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Linux Mint 17.1 : Disable Remote Administration


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#1 The Uprightman

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Posted 27 June 2015 - 12:54 AM

Hi all, 

Could someone please advise where I find the option to disable remote administration?

 

I found an article here : http://askubuntu.com/questions/27559/how-do-i-disable-remote-ssh-login-as-root-from-a-server

Unfortunately it seems that I do not know enough about making a change to this file : /etc/ssh/sshd_config 

 

When I added this line to the file : "PermitRootLogin no" I found that I was unable to save the now changed document. Upon reading the information provided on the document it states the following :

"Any configuration value is only changed the first time it is set. Thus, host-specific definitions should be at the beginning of the configuration file, and defaults at the end."

I really do not know where I should be adding this line and how to save the change so that it takes effect.

Thanks for any help provided.


Edited by The Uprightman, 27 June 2015 - 11:39 PM.


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#2 pcpunk

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Posted 28 June 2015 - 12:29 AM

Maybe this will help you, I 'm still reading it so just take a look.  Open Menu and type "Sharing" and the gui will come up.  Or Menu>Preferences>Desktop Sharing:  https://www.linux.com/learn/tutorials/342639-remote-administration-with-linux 

 

It seems as though it is disabled by default.


Edited by pcpunk, 28 June 2015 - 12:32 AM.

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#3 The Uprightman

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Posted 28 June 2015 - 05:26 AM

Thank you Pcpunk !

I have been reading some articles whilst waiting for a response here, they all seem to state the same thing  (i.e remote administration is disabled by default) so not sure why it was recommended that I disable it.



#4 mremski

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Posted 29 June 2015 - 06:14 AM

Thank you Pcpunk !

I have been reading some articles whilst waiting for a response here, they all seem to state the same thing  (i.e remote administration is disabled by default) so not sure why it was recommended that I disable it.

Belt and Suspenders approach.

Depending on the distribution, there may be a "server" version and a "home" version.  They are basically the same, the difference is largely what is turned on by default.  Servers, by definition serve things;  these things being "services".  SSH (Secure SHell) is the preferred way to login into a system remotely. The "not as secure" way is telnet.  Now when you let folks log into a system remotely you have to decide how you want them to.  The user root is special;  think of the Administrator user in Windows.  You don't want to allow this user to access the system remotely.  Force someone to login as a normal user, if they need to do something that requires root privileges, they can use the command "sudo".  Much better security that way.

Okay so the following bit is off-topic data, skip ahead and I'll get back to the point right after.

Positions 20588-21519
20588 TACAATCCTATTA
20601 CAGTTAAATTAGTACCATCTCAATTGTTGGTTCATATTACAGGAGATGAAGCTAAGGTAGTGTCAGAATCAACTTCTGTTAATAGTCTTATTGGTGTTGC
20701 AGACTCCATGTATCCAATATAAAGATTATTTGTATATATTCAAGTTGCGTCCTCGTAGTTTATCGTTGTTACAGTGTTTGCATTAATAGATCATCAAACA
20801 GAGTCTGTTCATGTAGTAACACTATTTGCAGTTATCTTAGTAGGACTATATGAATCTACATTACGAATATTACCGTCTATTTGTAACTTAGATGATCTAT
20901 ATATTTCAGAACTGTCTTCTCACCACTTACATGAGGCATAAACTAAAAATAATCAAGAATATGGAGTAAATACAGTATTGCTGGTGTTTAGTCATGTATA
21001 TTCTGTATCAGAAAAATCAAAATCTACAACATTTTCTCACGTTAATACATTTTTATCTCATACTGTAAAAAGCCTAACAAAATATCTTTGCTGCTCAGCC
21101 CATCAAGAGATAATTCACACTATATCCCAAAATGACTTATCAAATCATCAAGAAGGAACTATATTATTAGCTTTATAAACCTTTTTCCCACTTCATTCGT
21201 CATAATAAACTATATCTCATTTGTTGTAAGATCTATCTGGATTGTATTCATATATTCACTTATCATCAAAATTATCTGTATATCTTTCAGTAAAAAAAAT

As for reading these types of articles:  read as much as you can, then go read some more.  Don't blindly follow what the articles say, understand what they are saying, take a look at your system, see if you need to do anything.

 

For example, the original article, what was the goal?  To make sure that remote administration was disabled on a system.  They had you go modify the sshd config file, to explicitly disallow remote root login.  So you could have simply looked at your config file to see if the parameter (PermitRootLogin) was present and what value it was set to.

 

 

Oh, and if you have questions or need help understanding things you've read, ask here.  Folks are more than willing to try to help, just be mindful of the time difference.


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#5 pcpunk

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Posted 01 July 2015 - 12:03 AM

I thought this was a good article also, it gives you commands to check what is running and more on how to disable them, enjoy.

 

http://www.tecmint.com/remove-unwanted-services-from-linux/


Edited by pcpunk, 01 July 2015 - 12:04 AM.

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#6 NickAu

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Posted 01 July 2015 - 01:30 AM

Unfortunately it seems that I do not know enough about making a change to this file : /etc/ssh/sshd_config